Nearly 124 years after it was erected, the John C. Calhoun Monument in Marion Square will come down and be relocated, Charleston's mayor said on Wednesday.
City Council members will vote to remove and relocate the statue during their Tuesday meeting, Mayor John Tecklenburg said.
Jubilation over the mayor's decision by those in the crowd at the monument's base set off hours of celebration, followed by vandalism of the memorial, graffiti and several arrests by Charleston police. Police closed Marion Square amid the turmoil but said it would reopen Thursday morning.
City officials said they expect the statue at the top of the monument would be removed in a relatively swift time frame after the council makes its decision. Tecklenburg said removal of the entire monument, starting with the statue, will occur in stages.
A challenge by state officials, citing a law enacted 20 years ago, is possible, but city officials said they're confident of a successful outcome if taken to court. Charleston's decision, and any case that might follow, could set a precedent for other cities grappling with whether they should remove similar memorials.
Tecklenburg's announcement came on the fifth anniversary of the shooting at Charleston's Emanuel AME Church, where self-avowed white supremacist Dylann Roof killed nine African American worshippers in a Bible study session in 2015. The church is just down the street from the Calhoun statue. The mayor paused his remarks and named the victims to pay honor to the moment.
In his statement, Tecklenburg called Calhoun "both South Carolina’s most prominent national statesman and its most consequential defender of slavery and white supremacy."
"That we as Charlestonians must reckon with Mr. Calhoun’s towering and deeply troubling legacy is a given," Tecklenburg said. "That we must allow his memorial to continue to divide our city while we do that reckoning, however, is not a given. And that is why, today, I will be sending our City Council a resolution calling for the relocation of the Calhoun statue to a local museum or other academic institution where that necessary and long-overdue reckoning can truly begin."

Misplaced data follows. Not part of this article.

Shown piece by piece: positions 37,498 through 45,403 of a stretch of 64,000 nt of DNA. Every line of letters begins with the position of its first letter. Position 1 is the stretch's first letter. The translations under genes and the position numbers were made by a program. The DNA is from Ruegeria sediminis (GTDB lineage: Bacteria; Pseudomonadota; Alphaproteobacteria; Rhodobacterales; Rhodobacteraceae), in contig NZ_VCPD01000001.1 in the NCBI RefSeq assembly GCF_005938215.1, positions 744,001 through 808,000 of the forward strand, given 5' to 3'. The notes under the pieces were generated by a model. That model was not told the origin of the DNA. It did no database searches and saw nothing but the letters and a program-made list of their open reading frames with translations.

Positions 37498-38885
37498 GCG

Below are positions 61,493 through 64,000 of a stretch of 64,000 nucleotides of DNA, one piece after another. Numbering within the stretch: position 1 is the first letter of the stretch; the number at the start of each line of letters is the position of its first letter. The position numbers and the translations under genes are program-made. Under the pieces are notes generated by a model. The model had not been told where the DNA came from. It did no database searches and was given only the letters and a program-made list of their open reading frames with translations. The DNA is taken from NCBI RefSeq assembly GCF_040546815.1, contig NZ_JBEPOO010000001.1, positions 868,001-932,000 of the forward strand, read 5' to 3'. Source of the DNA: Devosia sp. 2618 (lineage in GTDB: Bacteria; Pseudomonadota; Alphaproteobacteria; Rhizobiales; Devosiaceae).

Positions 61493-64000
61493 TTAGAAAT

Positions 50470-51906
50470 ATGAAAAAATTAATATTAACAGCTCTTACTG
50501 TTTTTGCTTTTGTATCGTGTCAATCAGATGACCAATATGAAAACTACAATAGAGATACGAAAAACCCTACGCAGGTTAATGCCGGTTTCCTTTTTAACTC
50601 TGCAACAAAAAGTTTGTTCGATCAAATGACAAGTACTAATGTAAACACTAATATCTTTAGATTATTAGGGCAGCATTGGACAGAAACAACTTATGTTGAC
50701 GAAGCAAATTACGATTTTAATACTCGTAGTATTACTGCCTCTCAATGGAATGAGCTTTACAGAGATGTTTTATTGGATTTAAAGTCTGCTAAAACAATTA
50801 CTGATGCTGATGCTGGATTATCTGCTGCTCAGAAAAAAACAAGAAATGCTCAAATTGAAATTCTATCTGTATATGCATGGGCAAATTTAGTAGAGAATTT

Cheers followed and people shouted, "Take it down!" A few people booed, saying “No relocation!” and "Throw the statue away!"
“No longer will our council have its head in the sand as our children bear the brunt of this evil,” Councilman William Dudley Gregorie said of racism following Tecklenburg's statement. A committee impaneled to study racism and conciliation will recommend taking down other such statues, he said.
Later in the evening, a crowd taped up the memorial's base, mounted posters and spray-painted graffiti on it. Cheers and celebration in Marion Square lasted several hours, but police then made several arrests and the crowd left. The city was expected to clean up the statue, officials said.
The Calhoun Monument, 115 feet tall, towers above downtown Charleston. Its namesake was vice president under presidents John Quincy Adams and Andrew Jackson. He advocated for slavery as a “positive good” and died in 1850, over a decade before the Civil War began.
The statue has been unpopular since its first incarnation, defaced regularly by African American residents who felt the statue was meant to keep them "in their place." A much shorter monument built in 1887 was replaced in 1896 so that it would be unreachable.
Those years marked a period of widespread disenfranchisement of African Americans, during which many such monuments were erected as a symbol of the racial hierarchy.
Wednesday's announcement followed a week during which campaigns to remove the monument quickly gained steam.
On Tuesday, Charleston civil rights leaders and three lawmakers called for the memorial to come down, saying it was a symbol of hate.
A news conference on Wednesday echoed those calls. "If someone raped your wife, stole your children, sold you, would you want a statue of that person?" the Rev. Nelson Rivers III, a leader of the National Action Network, said on Wednesday.
A group of Charleston residents of all ages gathered in front of the monument Wednesday morning, again pushing for its immediate removal. One resident, Daron-Lee Calhoun II, spoke to the crowd about how Calhoun was the slaveholder of his ancestors for decades, yet he had to constantly see the statue in a place of honor.